• Getting your relaxation on – You might also need to add something extra into your daily routine: some exercises to calm the mind. It can be exercise in the literal, physical sense, like yoga or Tai Chi, both of which can calm your mind, increase respiration, and lower blood pressure; or, it can be as simple as listening to soothing music, following a relaxation app, or just sitting and doing breathing exercises. 
  • Putting things in perspective – For many people, anxiety can distort their sense of reality, meaning that little setbacks or negative interactions can take on epic proportions in their minds. If this happens to you, try to take a step back and put things in perspective – put that one negative thing next to the rest of your day, week, month, year and see how it really stacks up. Is it as big as you originally thought it was? Probably not. A great way to keep up this practice is by journaling whenever these thoughts invade your headspace; writing it all down can help you to regain perspective, as well as make sense of what triggers these feelings and give you an idea of what helps you move forward each time.

    outcline of a click with clouds and a moon in the background
    Get at least 6-9 hours of sleep every night to help lower anxiety levels.
  • Not skimping on your sleep – Remember, even older adults need 6-9 hours of sleep a night! And not getting enough sleep – or enough good quality sleep – can really make a difference in your anxiety levels. If you’re having trouble falling asleep or staying asleep, try some simple strategies like avoiding caffeine in the afternoon/evening, taking screens out of the bedroom and stopping your digital time at least an hour before bedtime, getting more exercise, establishing a soothing bedtime routine, or even talking to your doctor if necessary.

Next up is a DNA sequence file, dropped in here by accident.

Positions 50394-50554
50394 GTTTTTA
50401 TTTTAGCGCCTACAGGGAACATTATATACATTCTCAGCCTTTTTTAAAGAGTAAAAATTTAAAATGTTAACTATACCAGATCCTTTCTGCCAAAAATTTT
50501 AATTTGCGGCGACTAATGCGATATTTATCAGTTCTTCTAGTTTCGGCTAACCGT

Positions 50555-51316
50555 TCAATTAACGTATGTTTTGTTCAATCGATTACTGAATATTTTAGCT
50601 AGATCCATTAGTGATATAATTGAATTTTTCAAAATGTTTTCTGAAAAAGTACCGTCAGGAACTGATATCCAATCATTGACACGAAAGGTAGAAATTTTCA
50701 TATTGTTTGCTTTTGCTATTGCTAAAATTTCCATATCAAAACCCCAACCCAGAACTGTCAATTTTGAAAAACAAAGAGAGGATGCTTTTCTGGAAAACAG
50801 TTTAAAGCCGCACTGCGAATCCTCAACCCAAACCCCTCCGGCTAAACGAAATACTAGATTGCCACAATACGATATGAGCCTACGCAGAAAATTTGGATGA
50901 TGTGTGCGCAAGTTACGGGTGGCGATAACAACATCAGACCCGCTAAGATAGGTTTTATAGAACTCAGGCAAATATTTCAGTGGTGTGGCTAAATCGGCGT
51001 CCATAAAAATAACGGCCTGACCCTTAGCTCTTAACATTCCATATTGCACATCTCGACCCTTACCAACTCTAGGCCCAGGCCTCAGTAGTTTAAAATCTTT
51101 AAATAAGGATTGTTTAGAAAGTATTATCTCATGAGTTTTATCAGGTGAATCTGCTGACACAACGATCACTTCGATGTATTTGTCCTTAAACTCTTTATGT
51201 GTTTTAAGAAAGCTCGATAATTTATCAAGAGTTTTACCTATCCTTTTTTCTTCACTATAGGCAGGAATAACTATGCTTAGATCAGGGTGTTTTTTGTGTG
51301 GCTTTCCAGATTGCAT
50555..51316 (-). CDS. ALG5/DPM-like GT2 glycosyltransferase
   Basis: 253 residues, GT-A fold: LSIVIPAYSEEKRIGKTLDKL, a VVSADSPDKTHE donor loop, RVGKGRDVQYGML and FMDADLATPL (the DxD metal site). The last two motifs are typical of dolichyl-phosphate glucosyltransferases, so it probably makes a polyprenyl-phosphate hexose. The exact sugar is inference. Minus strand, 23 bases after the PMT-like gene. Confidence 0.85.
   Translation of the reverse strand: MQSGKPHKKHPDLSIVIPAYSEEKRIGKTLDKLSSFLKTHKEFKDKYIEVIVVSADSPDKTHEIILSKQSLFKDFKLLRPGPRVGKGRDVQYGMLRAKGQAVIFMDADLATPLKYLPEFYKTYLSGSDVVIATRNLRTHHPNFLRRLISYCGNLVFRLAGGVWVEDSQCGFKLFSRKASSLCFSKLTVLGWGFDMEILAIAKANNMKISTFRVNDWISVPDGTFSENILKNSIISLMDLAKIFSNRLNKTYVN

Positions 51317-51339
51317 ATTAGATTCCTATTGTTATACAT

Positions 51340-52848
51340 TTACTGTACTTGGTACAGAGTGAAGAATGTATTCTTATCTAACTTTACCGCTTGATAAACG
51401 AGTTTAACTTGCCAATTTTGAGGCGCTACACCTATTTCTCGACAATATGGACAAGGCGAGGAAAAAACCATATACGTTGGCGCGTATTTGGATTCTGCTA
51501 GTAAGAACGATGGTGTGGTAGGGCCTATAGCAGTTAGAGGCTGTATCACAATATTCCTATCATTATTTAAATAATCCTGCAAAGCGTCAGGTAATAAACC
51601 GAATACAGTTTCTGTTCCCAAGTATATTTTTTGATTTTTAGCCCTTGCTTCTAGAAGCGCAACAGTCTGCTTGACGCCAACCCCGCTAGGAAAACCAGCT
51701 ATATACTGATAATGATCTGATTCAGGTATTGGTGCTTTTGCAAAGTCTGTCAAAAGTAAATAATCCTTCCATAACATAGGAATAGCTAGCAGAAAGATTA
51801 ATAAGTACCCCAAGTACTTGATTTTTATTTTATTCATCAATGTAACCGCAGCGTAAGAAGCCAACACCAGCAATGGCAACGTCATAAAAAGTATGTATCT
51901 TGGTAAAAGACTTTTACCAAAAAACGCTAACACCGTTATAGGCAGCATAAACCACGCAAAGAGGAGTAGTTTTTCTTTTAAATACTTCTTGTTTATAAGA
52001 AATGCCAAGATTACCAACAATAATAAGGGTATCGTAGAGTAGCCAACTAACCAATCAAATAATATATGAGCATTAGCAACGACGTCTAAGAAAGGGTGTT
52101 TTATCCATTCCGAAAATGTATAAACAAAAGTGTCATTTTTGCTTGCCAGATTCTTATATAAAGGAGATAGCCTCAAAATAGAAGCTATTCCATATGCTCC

• Reaching outThis last strategy might just be the most important, and the most effective, other than speaking to a mental health professional. Anxiety can lead to isolation and even depression, so it’s vitally important that you reach out to others and seek some social support as soon as you can when experiencing anxiety. Connecting with friends and family, or even just being around others in general, can go a surprisingly long way toward dissipating those anxious feelings. If you can’t connect in person right now, you still have so many options for seeing friendly faces: try video chatting with apps like FaceTime, Zoom, or WhatsApp or joining an online class (again, yoga is a great option). 

Remember, if you’re experiencing anxiety, don’t suffer alone. Speak to your doctor, reach out to loved ones, and take the time to be good to yourself.